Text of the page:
Bible Readings for December 17th
As we have discussed over the previous two meditations, the reign of Jehoshaphat was a mixed bag. Sometimes he obeyed Yahweh, and sometimes he did not. So, while he had appointed the priests and the Levites to teach the law in 2 Chronicles 17, he also foolishly entered into a military alliance with the wicked King Ahab of Israel, for which he is rebuked in 2 Chronicles 19:2. In today’s reading, we see more of the same lurching between good and evil through the rest of Jehoshaphat’s life.
First, in 2 Chronicles 19:4–11, Jehoshaphat appoints judges throughout all the fortified cities in Judah, as well as priests and Levites who would remain in Jerusalem to judge the more difficult, disputed cases. This is a wise legal structure that Moses himself had set up at the suggestion of his father-in-law, Jethro, back in Exodus 18, and by reestablishing it, Jehoshaphat is seeking to ensure justice in Judah during his reign.
Second, when the Moabites, Ammonites, and Meunites come out in battle against Judah, Jehoshaphat lays out his case before Yahweh in prayer, asking Yahweh to protect his people (2 Chron. 20:5–12). Jehoshaphat prays a model prayer, citing Yahweh’s promises to hear his people when they pray to him before the temple, where Yahweh had put his name (2 Chron. 20:8–9; cf. 2 Chron. 7:11–22). What is extraordinary about this story, though, is that when Yahweh sends a prophetic word to Jehoshaphat through the prophet Jahaziel (one of the Levite sons of Asaph) to assure Jehoshaphat that Yahweh would give Judah victory in battle, Jehoshaphat marches out the next day in battle by placing his musicians and singers in front of the army. As they march, they sing, “Give thanks to the LORD, for his steadfast love endures forever” (2 Chron. 20:21). When the people begin to sing, the armies fight against each other, leaving nothing but dead bodies and rich spoils of war for the people of Judah to enjoy (2 Chron. 20:24–30).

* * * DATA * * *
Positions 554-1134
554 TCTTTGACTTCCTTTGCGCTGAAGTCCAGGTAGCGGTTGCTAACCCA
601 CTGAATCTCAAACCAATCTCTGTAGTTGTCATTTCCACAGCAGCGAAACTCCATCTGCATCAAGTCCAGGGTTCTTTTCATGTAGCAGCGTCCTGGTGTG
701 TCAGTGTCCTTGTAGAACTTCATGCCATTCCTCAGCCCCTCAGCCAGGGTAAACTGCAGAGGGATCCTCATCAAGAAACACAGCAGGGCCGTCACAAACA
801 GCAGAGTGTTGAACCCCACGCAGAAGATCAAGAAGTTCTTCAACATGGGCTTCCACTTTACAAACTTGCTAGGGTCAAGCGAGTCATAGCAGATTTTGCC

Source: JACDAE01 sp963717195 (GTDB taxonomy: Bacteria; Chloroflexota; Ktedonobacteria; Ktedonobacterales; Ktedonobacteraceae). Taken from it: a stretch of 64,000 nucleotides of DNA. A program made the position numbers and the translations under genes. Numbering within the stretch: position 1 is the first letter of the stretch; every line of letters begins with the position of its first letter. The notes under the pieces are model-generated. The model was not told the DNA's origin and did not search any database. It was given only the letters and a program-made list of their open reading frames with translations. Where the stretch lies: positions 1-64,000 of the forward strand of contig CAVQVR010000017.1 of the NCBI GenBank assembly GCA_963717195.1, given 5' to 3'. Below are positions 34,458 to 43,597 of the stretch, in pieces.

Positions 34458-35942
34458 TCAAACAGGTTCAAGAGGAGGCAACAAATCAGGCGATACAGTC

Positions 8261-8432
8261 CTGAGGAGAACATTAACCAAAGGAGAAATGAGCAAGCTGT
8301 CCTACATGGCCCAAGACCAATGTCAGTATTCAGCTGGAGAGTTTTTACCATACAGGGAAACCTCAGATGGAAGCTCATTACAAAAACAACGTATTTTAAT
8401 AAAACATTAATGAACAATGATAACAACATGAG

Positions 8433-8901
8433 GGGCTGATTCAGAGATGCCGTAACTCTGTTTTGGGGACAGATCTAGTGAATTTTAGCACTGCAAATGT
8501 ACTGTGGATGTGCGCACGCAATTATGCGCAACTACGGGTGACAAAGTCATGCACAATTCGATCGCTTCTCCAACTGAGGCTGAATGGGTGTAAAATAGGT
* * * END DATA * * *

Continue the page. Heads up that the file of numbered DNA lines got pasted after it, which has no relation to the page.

But third, we also read that Jehoshaphat, at the end of his life, enters into another wayward arrangement with King Ahaziah of Israel to build ships to go to Tarshish. Yahweh is not pleased with this second alliance with a wicked king, so he destroys the ships that the two kings made before they could disembark (2 Chron. 20:35–37).
In the life of Jehoshaphat, then, we see an obedience that can look very much like ours. Sometimes we follow Jesus into dark, difficult situations with joy and singing, while other times the same, besetting sins draw us back down again. Rather than giving up the fight, pray instead that God might grant you the grace of perseverance to finish the race well, following after Jesus faithfully all the days of your life.
Scripture quotations are from The Holy Bible, English Standard Version copyright © 2001 by Crossway Bibles, a division of Good News Publishers. Used by permission. All rights reserved.